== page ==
Where No One Has Gone Before
Wesley saves the day with his gnarly maths powers... not for the last time
Do you remember that this show is Star Trek... continued? Well, we're not done rehashing classic episodes yet. To be fair, I would rate this episode quite a bit above “Where No Man Has Gone Before”, but still, it's a great shame that you cannot skip the first season of TNG completely precisely because episodes like this introduce recurring elements like the Traveller, which later episodes lean upon. Oh yes, and the story. It's a bit like this…
An arrogant blowhard has somehow got a super-powered alien maths nerd to shill for him, and zwoosh! Suddenly we're several galaxies over, where physics takes a back seat to ridiculous nonsense. Fortunately, the Traveller senses the maths-fu of Wesley Crusher, and the two co-operate in zwooshing everyone back home, before the Traveller decides to say ta-ta and duck off to the waiting area for recurring guest stars. Tragically, Wesley is appointed as Acting Ensign, ensuring we will see much more of him in the episodes to come.
Oh goodness, where to start with this screenplay! But of course, it just has to be this glorious mismatch between ‘easy to write’ and ‘hard to get on screen’:
ANGLE ON WORF
Something causes him to turn from his station and glance to the side. What he sees makes him smile -- it's the first time we've ever seen Worf smile. He stands and moves toward it.
ANGLE TO INCLUDE A KLINGON ANIMAL
(Type of animal yet to be determined -- but it is LARGE.)
Worf and it are happy -- in a uniquely Klingon way -- to see each other. But the rest of the bridge crew are now on their feet, alarmed.
What is it?
A Klingon Targ!
Yes, 'Klingon Targ' - a phrase that we'll hear dozens more times over the years. But we sure as heck won't see a pig made up as one ever again. Okay, it's a wild boar, but still...
'Warp' does a lot of work in this script, not all of it logical. It appears 34 times. The entire episode rests on the idea that at the bottom of it all the universe is comprised of mind rather than matter. I find this a charming conceit, and it’s one that TNG gets excellent mileage out of, although not necessarily in this episode. In setting up season four's “Remember Me”, though, the Traveller and the 'universe of mind' do us something of a favour - let's call it an investment in the future.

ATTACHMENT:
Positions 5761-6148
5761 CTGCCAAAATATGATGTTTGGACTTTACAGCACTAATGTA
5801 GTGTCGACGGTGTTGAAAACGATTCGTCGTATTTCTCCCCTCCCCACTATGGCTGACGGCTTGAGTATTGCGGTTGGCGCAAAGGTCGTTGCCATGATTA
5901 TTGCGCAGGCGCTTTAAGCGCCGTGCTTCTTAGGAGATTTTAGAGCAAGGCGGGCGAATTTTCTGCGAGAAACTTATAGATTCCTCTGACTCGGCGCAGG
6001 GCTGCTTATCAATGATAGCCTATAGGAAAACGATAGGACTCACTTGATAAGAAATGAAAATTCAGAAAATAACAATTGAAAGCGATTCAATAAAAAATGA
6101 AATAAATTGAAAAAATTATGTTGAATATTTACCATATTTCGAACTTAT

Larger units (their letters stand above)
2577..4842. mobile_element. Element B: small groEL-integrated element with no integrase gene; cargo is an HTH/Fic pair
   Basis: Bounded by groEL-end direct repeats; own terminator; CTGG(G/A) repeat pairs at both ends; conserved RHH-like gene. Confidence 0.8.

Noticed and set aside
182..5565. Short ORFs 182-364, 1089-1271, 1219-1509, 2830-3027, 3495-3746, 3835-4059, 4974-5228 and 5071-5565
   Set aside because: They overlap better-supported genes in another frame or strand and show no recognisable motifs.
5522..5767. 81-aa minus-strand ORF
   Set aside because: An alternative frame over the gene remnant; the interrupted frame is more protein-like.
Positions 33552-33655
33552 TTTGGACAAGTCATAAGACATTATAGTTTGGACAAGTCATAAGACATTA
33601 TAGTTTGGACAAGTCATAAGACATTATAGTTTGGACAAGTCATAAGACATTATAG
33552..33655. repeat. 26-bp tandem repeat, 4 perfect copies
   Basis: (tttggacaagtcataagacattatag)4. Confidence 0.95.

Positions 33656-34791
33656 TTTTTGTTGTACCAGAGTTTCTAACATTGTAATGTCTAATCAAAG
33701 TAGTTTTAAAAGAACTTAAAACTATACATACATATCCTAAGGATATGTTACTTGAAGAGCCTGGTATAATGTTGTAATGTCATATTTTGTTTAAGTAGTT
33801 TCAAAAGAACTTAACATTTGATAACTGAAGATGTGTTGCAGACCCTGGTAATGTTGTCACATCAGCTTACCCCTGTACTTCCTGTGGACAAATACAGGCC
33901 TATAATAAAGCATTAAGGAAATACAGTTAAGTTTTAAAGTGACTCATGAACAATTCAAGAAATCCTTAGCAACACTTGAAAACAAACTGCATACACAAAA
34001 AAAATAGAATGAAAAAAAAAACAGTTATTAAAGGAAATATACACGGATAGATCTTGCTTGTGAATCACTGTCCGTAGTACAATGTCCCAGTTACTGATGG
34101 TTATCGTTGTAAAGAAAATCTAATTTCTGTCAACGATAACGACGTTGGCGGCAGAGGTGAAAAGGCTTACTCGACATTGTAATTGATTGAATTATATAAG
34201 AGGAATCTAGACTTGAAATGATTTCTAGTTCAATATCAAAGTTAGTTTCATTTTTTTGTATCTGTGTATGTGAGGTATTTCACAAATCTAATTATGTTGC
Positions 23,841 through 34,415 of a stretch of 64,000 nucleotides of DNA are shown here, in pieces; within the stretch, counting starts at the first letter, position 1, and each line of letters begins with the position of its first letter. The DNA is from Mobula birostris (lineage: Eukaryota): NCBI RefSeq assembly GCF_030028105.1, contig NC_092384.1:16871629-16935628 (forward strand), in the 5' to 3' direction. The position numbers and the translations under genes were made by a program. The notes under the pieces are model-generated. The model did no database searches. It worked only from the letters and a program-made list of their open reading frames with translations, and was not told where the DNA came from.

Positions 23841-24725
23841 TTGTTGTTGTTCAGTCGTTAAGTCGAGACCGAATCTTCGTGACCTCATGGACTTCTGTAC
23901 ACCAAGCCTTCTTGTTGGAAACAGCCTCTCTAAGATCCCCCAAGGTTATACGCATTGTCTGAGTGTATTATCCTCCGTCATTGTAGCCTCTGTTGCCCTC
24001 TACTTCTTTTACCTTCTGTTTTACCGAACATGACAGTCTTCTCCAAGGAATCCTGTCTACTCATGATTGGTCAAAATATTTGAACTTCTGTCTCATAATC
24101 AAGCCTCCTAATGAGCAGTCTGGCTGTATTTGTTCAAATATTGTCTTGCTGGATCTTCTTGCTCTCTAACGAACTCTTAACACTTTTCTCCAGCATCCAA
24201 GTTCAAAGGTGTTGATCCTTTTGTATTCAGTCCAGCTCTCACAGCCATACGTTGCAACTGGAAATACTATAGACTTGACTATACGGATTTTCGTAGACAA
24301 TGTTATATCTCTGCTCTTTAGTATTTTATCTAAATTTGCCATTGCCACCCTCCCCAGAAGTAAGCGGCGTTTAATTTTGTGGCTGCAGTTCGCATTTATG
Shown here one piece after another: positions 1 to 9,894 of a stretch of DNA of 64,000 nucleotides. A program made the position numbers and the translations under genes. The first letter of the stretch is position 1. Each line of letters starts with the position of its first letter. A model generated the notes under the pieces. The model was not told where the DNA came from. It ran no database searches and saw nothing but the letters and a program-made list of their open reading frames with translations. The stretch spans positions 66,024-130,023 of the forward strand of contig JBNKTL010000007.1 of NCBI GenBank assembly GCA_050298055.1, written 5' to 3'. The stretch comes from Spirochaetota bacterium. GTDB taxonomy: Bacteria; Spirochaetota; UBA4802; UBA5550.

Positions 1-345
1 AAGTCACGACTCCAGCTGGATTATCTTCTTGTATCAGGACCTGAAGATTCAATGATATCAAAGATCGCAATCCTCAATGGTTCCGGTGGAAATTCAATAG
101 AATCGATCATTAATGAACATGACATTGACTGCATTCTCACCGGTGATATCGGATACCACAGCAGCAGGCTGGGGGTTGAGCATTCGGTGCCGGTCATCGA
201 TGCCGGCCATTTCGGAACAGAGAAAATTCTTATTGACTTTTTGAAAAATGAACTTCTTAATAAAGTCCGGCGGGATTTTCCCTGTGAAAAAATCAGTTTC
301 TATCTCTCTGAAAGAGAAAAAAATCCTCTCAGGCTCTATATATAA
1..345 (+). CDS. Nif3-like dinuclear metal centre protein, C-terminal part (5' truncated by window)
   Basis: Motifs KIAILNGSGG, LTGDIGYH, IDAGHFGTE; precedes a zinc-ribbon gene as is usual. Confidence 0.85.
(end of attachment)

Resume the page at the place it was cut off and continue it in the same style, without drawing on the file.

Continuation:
Ooh look, a new Chief Engineer. They don't seem to last very long on this ship, do they - whatever happened to McDougal...? I guess letting Wesley lead a mutiny in your engineering section doesn't go without consequence in Starfleet after all.
Argyle is described as "one of our chief engineers", confirming that the Enterprise-D has a stock of these somewhere, ready to be broken out of their bubble wrap whenever a new one is needed. Still, to say that Biff Yeager has nothing to do in this episode is an understatement. Don't worry, we'll be pulling another Chief Engineer out of the lucky dip soon enough. MacDougal… Argyle… is anyone else noticing a Scottish theme here…? I wonder what that could be not-so-subtly referencing…
I do rather like Picard's encounter with 'maman', although her French accent is a bit... special. Herta Ware, who plays Yvette Picard, is a US citizen, and her father was from Budapest, which is about a thousand miles from Paris, for what it’s worth. I guess she at least has some connection to Europe. Frankly, it's just nice to see Picard as a human being for a change, as he seldom lets his guard down at any point in the show. This eventually becomes a plot point in its own right, as in in season four's “Qpid” with its running joke 'the captain is a very private man'. Of all the random 'thoughts become reality' moments, this family union is the one that feels most consequential…
…that said, the Tasha Yar flashback is actually rather nicely done, which is not something you'll hear me say about a Yar scene very often.
Eric Menyuk's Traveller is nicely delivered. He was on the shortlist to play Data, apparently. It's an understated performance, but the role calls for that, and Menyuk's unique face helps give him a delightfully alien quality.
(And may I mention this is director Rob Bowman’s first episode of TNG…? He gets a speaking role next season, but we’ll get to that in good time!)
Models, Make-up, and Mattes
Menyuk also gets a little latex make-up work too, the first of a huge number of guest stars who had to endure hours in make-up to sell the idea that they belong to some arbitrary alien species. Some of these work better than others, but the Traveller is a solid design that doesn't shout about the latex.
They made special gloves for him too, check this out! You know what they say about big hands…
Visual effects artist Robert Legato pulls out all the stops in creating the 'where the heck are we?!' shots.
He even one-ups himself as the episode progresses with ever escalating weirdness, as the script requires!
The one above is the wildest, and these effects were apparently made in Legato’s basement with a combination of water and fairy lights. Necessity is indeed the mother of invention!
And finally, welcome back to the 7.5-foot Excelsior model, this time as the USS Fearless. It's the same footage that was shot before for the USS Hood, but composited without Deneb IV in the background. It's this kind of reuse of stock footage that made TNG possible so I'm not going to complain - it would be much too expensive to produce effects of this quality if you weren't going to stockpile them for reuse. As someone who works in creative media I completely appreciate efficient production - not to mention, a truly lovely model. But weep bitter tears with me, for we will not see this studio miniature for another season and a half now. We’ll miss you! 💘
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